This is a very common mistake with new planners as you want to seem eager and to grow your career or business, however you need to be sure you are doing it in the right ways. Take it one step at a time and make conscious decisions about the amount of work you commit to. Maybe you really need to learn to say no?

  1. Behaving as a Guest

Event planning can sometimes seem like one big party. Working with celebrity clients, traveling to exoctic destinations and planning for new and innovative aspects are all exciting perks of the job. We are very lucky to have such fulfilling, yet fun, industry to work in.

This being said, you should never make the mistake of enjoying your event as if you were a guest. No matter the setting you must always stay professional and keep in mind that you are not one of the attendees, you are the one in charge making the event come together. Of course you can mingle with guests when appropriate, but never take the interaction or participation to a level where you might make the guest or yourself uncomfortable.  

  1. Staying Connected

Along with working all hours of the day we as planners tend to stay very connected no matter where we go. Social media, email, event apps…the list of connectivity continues on.  Don’t make the mistake of missing out on your personal life because you are spending too much time connected to your work.

Take that vacation and unplug for awhile. When you get back you will be refreshed and ready to dive back in. Even on the weekends you should remove yourself from checking your work emails. Most everything can wait until Monday!

In Conclusion

Bad habits can be hard to break and most of us are guilty of (at least) a few of these! Sometimes breaking yourself from old habits requires you to develop new and healthy routines. Try to focus your energy on making changes that will improve your business and the experience you provide to your clients. By stepping back a taking a hard look at what you do well and the areas where you can improve you will set yourself up for a long and successful career.

 

About The Author
Kelli White
Kelli White has 10 years experience in event management, creative marketing, volunteer coordination and non-profit fundraising. You can follow her at @kellimwhite.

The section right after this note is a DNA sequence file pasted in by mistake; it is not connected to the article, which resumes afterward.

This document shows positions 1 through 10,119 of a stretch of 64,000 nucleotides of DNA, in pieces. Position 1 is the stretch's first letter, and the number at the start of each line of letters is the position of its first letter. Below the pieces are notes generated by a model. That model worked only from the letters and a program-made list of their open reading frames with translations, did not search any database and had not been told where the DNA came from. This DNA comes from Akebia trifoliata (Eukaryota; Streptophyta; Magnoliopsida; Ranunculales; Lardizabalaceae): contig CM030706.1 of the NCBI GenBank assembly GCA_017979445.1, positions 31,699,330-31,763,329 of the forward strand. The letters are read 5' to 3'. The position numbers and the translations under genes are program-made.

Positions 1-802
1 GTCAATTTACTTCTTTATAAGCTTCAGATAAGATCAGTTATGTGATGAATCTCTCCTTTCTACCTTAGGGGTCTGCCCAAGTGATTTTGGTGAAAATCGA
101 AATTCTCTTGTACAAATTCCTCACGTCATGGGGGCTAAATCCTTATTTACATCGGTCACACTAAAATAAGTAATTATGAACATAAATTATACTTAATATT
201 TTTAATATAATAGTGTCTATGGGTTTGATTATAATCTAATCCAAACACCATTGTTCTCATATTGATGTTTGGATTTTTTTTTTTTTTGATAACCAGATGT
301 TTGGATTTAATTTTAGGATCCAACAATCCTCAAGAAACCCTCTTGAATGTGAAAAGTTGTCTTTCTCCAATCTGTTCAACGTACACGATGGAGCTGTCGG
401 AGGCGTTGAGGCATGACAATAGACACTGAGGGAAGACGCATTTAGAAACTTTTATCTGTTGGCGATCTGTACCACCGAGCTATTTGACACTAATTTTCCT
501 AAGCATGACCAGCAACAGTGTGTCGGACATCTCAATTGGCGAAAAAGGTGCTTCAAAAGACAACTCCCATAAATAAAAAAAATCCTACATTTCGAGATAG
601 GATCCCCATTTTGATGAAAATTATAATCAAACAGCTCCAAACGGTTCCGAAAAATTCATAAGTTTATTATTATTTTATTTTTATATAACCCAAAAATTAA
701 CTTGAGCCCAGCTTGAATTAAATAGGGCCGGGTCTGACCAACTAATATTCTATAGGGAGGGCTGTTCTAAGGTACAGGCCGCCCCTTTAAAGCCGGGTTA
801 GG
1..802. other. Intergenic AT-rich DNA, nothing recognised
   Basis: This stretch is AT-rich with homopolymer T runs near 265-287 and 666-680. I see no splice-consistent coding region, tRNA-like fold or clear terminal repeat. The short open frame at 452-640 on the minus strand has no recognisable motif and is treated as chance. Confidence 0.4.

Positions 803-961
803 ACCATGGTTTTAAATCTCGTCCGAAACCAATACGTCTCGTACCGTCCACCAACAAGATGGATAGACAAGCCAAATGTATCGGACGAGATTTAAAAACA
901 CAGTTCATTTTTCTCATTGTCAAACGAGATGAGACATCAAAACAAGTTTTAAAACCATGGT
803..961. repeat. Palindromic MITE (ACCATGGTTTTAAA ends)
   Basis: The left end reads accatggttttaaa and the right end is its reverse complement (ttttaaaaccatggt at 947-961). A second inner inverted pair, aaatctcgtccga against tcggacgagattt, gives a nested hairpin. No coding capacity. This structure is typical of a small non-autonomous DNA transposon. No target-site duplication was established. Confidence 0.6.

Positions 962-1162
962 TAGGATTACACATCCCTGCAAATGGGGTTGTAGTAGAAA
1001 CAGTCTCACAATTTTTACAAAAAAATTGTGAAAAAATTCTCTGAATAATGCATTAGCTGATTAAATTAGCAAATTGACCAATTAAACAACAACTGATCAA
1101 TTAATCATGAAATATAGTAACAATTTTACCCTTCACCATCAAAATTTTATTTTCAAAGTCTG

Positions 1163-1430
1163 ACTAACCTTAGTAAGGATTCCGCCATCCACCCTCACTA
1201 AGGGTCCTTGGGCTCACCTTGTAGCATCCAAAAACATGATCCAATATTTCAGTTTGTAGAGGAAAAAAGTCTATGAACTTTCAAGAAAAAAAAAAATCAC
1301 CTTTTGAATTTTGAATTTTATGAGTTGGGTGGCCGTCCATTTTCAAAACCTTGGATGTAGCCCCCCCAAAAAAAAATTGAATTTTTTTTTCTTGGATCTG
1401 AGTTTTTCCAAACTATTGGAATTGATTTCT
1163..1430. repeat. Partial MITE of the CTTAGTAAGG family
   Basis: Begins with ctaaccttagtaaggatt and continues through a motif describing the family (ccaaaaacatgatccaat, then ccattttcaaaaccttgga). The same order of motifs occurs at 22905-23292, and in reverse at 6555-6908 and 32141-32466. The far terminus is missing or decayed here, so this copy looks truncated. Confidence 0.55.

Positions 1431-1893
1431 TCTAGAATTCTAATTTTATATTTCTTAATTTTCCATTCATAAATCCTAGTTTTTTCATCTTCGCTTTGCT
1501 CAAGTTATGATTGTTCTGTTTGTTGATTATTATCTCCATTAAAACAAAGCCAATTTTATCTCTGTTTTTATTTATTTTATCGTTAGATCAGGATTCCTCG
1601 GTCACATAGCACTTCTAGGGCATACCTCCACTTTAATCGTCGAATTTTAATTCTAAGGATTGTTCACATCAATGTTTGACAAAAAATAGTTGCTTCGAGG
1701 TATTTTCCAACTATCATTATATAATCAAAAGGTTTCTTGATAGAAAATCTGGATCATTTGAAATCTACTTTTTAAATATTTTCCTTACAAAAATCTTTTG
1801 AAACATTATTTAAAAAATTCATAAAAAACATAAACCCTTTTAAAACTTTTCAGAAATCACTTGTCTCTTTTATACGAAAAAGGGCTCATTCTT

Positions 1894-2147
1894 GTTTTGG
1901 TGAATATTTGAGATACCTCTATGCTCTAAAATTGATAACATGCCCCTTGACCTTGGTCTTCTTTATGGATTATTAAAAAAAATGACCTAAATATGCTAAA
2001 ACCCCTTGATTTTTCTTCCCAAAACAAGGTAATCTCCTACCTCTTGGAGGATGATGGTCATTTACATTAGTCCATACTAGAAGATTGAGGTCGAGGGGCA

Comment Policy Comments
  • 11. Not optimizing the value of your speakers for your attendees. Hint: After you hire them ask that each one give, in writing, 3 pithy, actionable tips they will share in their talk so you can prepare a momento of your meeting for your attendees: an eBooklet you email them as they leave, packed with this collection of tips + giving a brief bio of each presenter that includes a link to where they can learn more from each speaker + a page of credits to the staff team that contributed to the success of the meeting.

    12. Storyboard the sequence of moments the attendees will experience during the meeting to multiply the meaningful ones and reduce or eliminate the boring ones

  • Courtney Smith

    Hi Kelli,

    Thank you for sharing this. I am currently studying Events Management and reading a few of the blog posts I found this one to be very helpful as I embark on my new venture in the events industry.

    This is helpful in few ways, a lot of it can sometimes be common sence but I feel like we all need reminding every now and then. It is so easy to get caught up in your work and when focused on something especially when it is something that we enjoy it is easy to get carried away and lost in the process. Sometimes we need to take a step back and have a break from work, especially at night time and make the most of quality time with the family too.

    I also like what you said about asking for help. I am normally one who likes to have everything done my way and it is difficult for me to delegate tasks when I have a specific plan in mind. But you are right when you said a big part of this job is learning from experience! I have learnt and now more recently have found it quite easy to delegate tasks, having so much to do can stressful and especially on event day. So delegating off tasks to people definitely releases that stress and makes my job a lot more enjoyable.

    I look forward to reading more posts and tips from you as I prepare myself for this new career 🙂

    Courtney Smith

    • Kelli White

      Thank you Courtney for your kind words.

      Taking a step away (from time to time), especially early in your career will set a good foundation for your work life balance! I totally understand that asking for help can be tough at times, but once you learn how it will be very valuable to you and your team.

      Good luck in your new career!
      Kelli